There are places that are quintessentially human, and places that are emphatically other. For my part, I much prefer the places that are other, where humans are less involved and have spent less time paving over the intricacies of nature with their own ill-considered urbanity and ham-fisted simplicity. Entirely human places tend to annoy me, because they so often lack the depth and breadth and intricacies of the world, and instead enable us to gaze comfortably at our societal navels without thought to the foundations.
I had the opportunity to explore a 200-year old copper mine a few days ago. It is a remarkably odd place, not least because it defies categorization in my taxonomy of places. It is an undeniably human place, but it also has an overprint of deep strangeness–of natural processes in the act of reclaiming it.
I find caves fascinating in large part because they are alien. Yet this mine, too, had some of that feeling, in part from the human beings who worked it—who created it—and in part from the rock they traveled through. Imagining the people who began this project in the 1800s gives me an inkling of what it must feel like to strain against a natural world that is inconceivably vast with the comfortable awareness that whatever you do will not matter very much on that scale.
Of course that isn’t true. The natural world is not so vast, and our actions affect it deeply, and this mine is now a superfund site bringing contaminated water to the surface and discharging it into a nearby stream. The tailing piles are acrid and dead, and the stream that issues from the mine’s flooded tunnels is also dead.
Yet inside the mine, the natural work of the rock and the water has begun to transform the place from human back to alien. The ceilings have stretched and settled, creating spaces within the space that no longer bear the strong marks of humanity. The walls have eroded and crumbled, and the water has created new sediment floors.
Perhaps most oddly, the same processes that create rare and delicate flowstone, stalactites, and stalagmites in caves have begun to act here. In some ways, they seem to have acted with incomparable rapidity. The flowstone in this mine is active and abundant. There are expanses of draperies and rimstone, and stalagmites of iron and copper. Water is dissolving and re-depositing minerals as it always does.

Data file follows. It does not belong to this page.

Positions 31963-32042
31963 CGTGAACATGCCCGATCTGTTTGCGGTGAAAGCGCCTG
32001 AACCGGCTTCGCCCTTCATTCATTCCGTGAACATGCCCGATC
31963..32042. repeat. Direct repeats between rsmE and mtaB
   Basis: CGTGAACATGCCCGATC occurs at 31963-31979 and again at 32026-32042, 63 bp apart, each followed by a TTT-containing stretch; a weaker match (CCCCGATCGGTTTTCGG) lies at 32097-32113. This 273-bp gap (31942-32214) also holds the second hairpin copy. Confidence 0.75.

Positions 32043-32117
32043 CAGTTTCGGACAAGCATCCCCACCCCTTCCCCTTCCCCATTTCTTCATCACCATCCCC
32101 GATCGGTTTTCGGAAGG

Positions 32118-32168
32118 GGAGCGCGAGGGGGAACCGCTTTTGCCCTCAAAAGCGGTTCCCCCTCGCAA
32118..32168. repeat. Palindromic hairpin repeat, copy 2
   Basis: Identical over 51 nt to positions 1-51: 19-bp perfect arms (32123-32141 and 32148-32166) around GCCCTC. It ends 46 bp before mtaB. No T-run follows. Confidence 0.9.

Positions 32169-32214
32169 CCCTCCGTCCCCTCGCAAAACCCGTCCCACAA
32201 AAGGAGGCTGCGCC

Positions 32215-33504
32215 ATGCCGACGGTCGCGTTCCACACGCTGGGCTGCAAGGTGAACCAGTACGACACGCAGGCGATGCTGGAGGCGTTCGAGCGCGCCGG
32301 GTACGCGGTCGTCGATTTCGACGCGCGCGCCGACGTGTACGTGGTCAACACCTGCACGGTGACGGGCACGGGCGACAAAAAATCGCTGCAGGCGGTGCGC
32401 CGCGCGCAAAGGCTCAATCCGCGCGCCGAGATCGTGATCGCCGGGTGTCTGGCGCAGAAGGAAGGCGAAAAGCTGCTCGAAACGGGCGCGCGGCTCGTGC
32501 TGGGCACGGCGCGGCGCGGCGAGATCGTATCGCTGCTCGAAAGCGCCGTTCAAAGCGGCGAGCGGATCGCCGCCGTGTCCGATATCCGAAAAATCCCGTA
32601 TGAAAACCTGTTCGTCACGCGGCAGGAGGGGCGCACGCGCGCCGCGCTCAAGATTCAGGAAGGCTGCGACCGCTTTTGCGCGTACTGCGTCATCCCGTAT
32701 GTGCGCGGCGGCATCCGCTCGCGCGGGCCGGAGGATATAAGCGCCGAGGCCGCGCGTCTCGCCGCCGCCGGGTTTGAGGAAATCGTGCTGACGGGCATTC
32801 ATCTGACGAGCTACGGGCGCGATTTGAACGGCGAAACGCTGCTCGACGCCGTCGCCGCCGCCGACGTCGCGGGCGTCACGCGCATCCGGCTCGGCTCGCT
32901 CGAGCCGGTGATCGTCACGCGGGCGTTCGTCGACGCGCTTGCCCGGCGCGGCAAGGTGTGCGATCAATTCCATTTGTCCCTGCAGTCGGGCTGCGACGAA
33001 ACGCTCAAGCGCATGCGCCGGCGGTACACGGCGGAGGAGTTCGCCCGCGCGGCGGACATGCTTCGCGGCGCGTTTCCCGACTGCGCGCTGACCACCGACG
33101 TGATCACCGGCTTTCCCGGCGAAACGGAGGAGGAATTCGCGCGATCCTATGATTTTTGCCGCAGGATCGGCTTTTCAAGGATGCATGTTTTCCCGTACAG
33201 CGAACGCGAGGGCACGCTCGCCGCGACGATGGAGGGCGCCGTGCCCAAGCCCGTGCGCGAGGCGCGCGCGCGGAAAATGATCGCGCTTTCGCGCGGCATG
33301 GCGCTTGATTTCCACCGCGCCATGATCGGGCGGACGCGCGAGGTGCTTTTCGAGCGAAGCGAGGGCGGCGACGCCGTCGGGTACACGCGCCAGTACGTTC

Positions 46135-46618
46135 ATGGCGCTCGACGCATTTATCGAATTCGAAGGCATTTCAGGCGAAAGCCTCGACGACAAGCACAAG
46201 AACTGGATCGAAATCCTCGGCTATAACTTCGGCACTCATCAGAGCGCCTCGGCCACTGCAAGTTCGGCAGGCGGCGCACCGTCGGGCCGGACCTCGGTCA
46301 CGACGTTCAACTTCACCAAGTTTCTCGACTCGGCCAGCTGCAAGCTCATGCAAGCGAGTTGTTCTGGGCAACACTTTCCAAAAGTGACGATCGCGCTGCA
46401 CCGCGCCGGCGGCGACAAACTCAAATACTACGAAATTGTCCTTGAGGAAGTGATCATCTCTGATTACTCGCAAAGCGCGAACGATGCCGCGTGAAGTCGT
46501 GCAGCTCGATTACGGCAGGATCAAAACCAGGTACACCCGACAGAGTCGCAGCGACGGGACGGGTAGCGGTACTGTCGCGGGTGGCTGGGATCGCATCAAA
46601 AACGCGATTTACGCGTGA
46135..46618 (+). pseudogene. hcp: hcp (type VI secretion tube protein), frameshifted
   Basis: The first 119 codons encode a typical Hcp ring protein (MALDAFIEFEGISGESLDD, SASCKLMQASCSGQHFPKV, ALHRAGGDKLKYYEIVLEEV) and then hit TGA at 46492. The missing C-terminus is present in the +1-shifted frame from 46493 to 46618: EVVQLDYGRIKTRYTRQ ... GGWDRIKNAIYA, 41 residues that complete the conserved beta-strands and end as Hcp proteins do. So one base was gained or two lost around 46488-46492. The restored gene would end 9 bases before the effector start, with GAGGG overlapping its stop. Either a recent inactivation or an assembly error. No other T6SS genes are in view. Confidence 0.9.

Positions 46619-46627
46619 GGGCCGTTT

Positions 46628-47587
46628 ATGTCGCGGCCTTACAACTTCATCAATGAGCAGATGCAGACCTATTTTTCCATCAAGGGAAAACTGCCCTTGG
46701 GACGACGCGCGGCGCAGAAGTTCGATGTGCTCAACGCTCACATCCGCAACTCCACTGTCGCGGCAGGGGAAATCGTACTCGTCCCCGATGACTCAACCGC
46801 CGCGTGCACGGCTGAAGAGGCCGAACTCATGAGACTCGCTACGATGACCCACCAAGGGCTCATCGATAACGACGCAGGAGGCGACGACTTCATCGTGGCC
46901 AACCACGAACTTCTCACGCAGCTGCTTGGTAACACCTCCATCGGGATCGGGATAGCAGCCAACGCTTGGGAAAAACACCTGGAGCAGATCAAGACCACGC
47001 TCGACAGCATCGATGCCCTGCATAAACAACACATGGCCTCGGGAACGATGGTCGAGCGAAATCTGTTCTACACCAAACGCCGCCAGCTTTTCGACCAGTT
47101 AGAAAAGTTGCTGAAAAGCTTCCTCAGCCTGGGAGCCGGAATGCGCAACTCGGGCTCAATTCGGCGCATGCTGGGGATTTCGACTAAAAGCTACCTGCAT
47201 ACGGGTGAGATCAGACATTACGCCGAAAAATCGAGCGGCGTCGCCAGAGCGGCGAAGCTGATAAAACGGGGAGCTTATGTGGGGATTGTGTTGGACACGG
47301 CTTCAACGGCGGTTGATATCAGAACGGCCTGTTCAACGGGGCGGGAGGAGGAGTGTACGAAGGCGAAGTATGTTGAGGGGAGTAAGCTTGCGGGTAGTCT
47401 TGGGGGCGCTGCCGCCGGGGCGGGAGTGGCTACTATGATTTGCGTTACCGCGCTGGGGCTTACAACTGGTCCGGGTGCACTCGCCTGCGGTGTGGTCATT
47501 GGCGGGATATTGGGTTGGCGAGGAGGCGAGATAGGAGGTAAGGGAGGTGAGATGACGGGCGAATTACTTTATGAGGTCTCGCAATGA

In one place, a flow of rimstone has buried and abandoned iron cart, erasing the margin between the relics of humanity and the structures of the stone.
I tend to think that humans break things mainly out of selfish indifference. Looking at natural systems sagging under the weight of seven billion people’s selfish indifference, I tend also to think that we’re really good at it, and probably aren’t going to stop. We’ll probably keep arguing about the minutia of how climate change will affect us before doing anything about it. We’ll probably keep arguing that it’s okay to overfish and overcultivate and overlog and overbuild right up to the point where the systems break down and we start wondering why the way we’ve always done things no longer works. And we’ll probably keep killing each other and breaking things along the way.
The tension between the human world and the natural world seems to pull so often in one direction that the other seems improbable at best. And yet, while I don’t want to make the extreme and untrue argument that natural systems will always adapt to our abuse, I do want to acknowledge some nuance on the way to that argument: that natural systems, when left alone, may recover. And thus, that the places we build where nature is erased may yet be recovered.
Image Credits: my own